Read a sample from ITHACA by Claire North

From the multi-award-winning author Claire North comes a daring reimagining that breathes life into ancient myth and gives voice to the women who stand defiant in a world ruled by ruthless men. It’s time for the women of Ithaca to tell their tale . . .


Teodora is not the first to see the raiders, but she is the first to run.

They come from the north, by the light of the full moon. They do not burn any lanterns on their decks, but skim across the ocean like tears down a mirror. There are three ships, carrying some thirty men apiece, coils of rope set by the prow to bind their slaves; oars barely tugging the sea as the wind carries them to shore. They give no cries of war, beat no drums nor blow trumpets of brass or bone. Their sails are plain and patched, and had I power over the stars I would have willed them shine a little brighter, that the heavens might be eclipsed by the darkness of the ships as they obstructed the horizon. But the stars are not my domain, nor do I usually pay much attention to the dealings of little people in their sleepy villages by the sea, save when there is some great matter afoot that might be turned by a wily hand – or when my husband has strayed too far from home.

It is therefore without celestial intervention that Teodora, lips inclining towards those of her may-be lover, thinks she catches sight of something strange upon the sea. The few fisherwomen who ride the night are all known to her and their prows are nothing like the shapes she glimpses in the corner of her eye.

Then Dares – a young fool, certainly more foolish than she – catches her by her chin and pulls her deeper into his embrace, hand fumbling somewhat impertinently for her breast, and she has other things on her mind.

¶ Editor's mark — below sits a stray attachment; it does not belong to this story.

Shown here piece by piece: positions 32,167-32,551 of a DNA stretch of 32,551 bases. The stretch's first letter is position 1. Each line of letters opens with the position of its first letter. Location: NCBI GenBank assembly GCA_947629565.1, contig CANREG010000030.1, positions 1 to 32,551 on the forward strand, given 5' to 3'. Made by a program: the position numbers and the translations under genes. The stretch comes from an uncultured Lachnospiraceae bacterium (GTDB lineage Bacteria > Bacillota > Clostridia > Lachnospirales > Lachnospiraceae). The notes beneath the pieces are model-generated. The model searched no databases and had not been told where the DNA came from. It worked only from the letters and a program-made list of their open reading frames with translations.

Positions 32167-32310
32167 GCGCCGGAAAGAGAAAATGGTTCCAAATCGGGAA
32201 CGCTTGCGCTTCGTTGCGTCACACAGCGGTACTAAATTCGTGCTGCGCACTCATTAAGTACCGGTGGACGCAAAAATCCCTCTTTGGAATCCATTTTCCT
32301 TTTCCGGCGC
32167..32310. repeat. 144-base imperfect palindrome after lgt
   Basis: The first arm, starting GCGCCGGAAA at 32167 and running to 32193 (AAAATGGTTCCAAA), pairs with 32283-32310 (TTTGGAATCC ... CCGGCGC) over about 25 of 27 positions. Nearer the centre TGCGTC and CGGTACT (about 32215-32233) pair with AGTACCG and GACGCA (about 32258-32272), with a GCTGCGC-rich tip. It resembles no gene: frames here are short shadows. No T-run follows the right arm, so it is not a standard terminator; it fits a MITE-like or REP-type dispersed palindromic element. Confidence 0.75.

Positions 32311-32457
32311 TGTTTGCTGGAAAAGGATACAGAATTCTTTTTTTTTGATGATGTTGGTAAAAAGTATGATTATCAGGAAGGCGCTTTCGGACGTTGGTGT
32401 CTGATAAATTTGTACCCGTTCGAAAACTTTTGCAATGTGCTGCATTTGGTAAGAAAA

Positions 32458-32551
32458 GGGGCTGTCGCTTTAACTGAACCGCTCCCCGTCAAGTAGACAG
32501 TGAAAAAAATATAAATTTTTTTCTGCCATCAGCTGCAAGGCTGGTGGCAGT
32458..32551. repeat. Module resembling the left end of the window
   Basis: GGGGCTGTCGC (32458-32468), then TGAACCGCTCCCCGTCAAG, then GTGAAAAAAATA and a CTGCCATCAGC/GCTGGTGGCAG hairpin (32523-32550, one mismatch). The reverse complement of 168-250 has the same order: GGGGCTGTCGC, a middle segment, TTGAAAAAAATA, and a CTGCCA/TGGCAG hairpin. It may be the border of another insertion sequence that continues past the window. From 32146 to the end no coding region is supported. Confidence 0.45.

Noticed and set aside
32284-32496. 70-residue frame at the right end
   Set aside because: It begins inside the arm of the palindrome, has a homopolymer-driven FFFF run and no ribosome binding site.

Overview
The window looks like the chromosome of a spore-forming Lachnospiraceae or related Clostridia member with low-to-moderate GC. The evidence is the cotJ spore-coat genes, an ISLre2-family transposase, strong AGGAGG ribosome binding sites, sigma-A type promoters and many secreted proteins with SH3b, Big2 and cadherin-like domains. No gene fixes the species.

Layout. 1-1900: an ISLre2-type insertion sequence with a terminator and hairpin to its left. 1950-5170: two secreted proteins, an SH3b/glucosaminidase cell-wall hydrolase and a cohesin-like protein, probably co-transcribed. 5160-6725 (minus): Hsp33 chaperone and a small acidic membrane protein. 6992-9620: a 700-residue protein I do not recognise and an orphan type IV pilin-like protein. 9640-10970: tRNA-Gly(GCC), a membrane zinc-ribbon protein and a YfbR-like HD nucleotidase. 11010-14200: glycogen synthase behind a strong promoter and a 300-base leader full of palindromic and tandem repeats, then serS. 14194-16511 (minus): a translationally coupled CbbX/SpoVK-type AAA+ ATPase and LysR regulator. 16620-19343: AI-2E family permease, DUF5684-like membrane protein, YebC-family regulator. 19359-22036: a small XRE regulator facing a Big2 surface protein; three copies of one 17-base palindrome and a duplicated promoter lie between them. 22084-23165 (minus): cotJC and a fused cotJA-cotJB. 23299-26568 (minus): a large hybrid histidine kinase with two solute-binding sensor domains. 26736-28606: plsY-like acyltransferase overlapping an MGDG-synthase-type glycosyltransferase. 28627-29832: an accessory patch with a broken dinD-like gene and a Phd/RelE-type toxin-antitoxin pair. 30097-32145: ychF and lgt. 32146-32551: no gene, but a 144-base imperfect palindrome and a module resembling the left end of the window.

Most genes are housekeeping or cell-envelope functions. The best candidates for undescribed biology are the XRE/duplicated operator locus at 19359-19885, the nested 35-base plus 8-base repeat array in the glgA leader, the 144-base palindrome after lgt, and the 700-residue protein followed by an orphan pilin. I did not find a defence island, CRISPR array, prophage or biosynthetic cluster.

Above the village, a torch gutters upon the cliffs. It has been only briefly raised, a guide in the night to show these raiders where to go. Now its work is done, and the figure who has held it retreats down the hard stone path towards the inland slumber of the isle, feeling no compunction to stay and witness his work. It would be fair of this fellow to think himself unseen, save by his allies – the hour is late and the hot day had faded to a cool, slumbering dark, suitable for vast snoring and dreamless sleep. How little he knows.

In a cave above the shore, a queen in rags and dirt looks out onto the night, the blood still sticky on her hands, and sees the raiders come, but does not think they come for her. So she does not call out to the village below, but cries for her lover, who is dead.

In the east, a king rolls restlessly in the arms of Calypso, who hushes him and says, it is just a dream, my love. Everything beyond these shores is just a dream.

To the south, another fleet with black sails sits becalmed, the rowers asleep beneath the patient sky, while a princess caresses her brother’s sweating brow.